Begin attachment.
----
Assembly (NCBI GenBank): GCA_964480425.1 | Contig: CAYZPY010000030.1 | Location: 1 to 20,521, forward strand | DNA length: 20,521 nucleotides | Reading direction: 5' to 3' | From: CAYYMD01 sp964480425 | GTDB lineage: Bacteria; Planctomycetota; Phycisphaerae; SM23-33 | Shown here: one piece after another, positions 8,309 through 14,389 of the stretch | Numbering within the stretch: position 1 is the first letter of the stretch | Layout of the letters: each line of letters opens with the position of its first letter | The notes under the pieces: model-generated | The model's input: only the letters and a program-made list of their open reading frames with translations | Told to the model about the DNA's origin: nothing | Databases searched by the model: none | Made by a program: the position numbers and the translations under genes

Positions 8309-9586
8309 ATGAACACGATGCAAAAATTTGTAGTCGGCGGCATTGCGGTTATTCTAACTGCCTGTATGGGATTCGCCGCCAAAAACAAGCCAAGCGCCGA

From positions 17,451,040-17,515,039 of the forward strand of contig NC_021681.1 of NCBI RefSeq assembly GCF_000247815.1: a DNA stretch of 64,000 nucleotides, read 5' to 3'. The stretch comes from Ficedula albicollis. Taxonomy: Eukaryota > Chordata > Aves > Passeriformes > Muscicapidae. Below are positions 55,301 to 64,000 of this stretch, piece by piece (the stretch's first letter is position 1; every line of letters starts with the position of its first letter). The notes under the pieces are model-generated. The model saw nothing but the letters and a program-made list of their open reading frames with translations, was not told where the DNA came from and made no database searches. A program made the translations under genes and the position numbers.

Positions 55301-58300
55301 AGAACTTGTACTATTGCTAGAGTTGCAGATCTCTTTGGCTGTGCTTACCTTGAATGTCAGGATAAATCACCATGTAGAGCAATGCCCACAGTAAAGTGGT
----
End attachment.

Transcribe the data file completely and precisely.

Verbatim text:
Assembly (NCBI GenBank): GCA_964480425.1 | Contig: CAYZPY010000030.1 | Location: 1 to 20,521, forward strand | DNA length: 20,521 nucleotides | Reading direction: 5' to 3' | From: CAYYMD01 sp964480425 | GTDB lineage: Bacteria; Planctomycetota; Phycisphaerae; SM23-33 | Shown here: one piece after another, positions 8,309 through 14,389 of the stretch | Numbering within the stretch: position 1 is the first letter of the stretch | Layout of the letters: each line of letters opens with the position of its first letter | The notes under the pieces: model-generated | The model's input: only the letters and a program-made list of their open reading frames with translations | Told to the model about the DNA's origin: nothing | Databases searched by the model: none | Made by a program: the position numbers and the translations under genes

Positions 8309-9586
8309 ATGAACACGATGCAAAAATTTGTAGTCGGCGGCATTGCGGTTATTCTAACTGCCTGTATGGGATTCGCCGCCAAAAACAAGCCAAGCGCCGA

From positions 17,451,040-17,515,039 of the forward strand of contig NC_021681.1 of NCBI RefSeq assembly GCF_000247815.1: a DNA stretch of 64,000 nucleotides, read 5' to 3'. The stretch comes from Ficedula albicollis. Taxonomy: Eukaryota > Chordata > Aves > Passeriformes > Muscicapidae. Below are positions 55,301 to 64,000 of this stretch, piece by piece (the stretch's first letter is position 1; every line of letters starts with the position of its first letter). The notes under the pieces are model-generated. The model saw nothing but the letters and a program-made list of their open reading frames with translations, was not told where the DNA came from and made no database searches. A program made the translations under genes and the position numbers.

Positions 55301-58300
55301 AGAACTTGTACTATTGCTAGAGTTGCAGATCTCTTTGGCTGTGCTTACCTTGAATGTCAGGATAAATCACCATGTAGAGCAATGCCCACAGTAAAGTGGT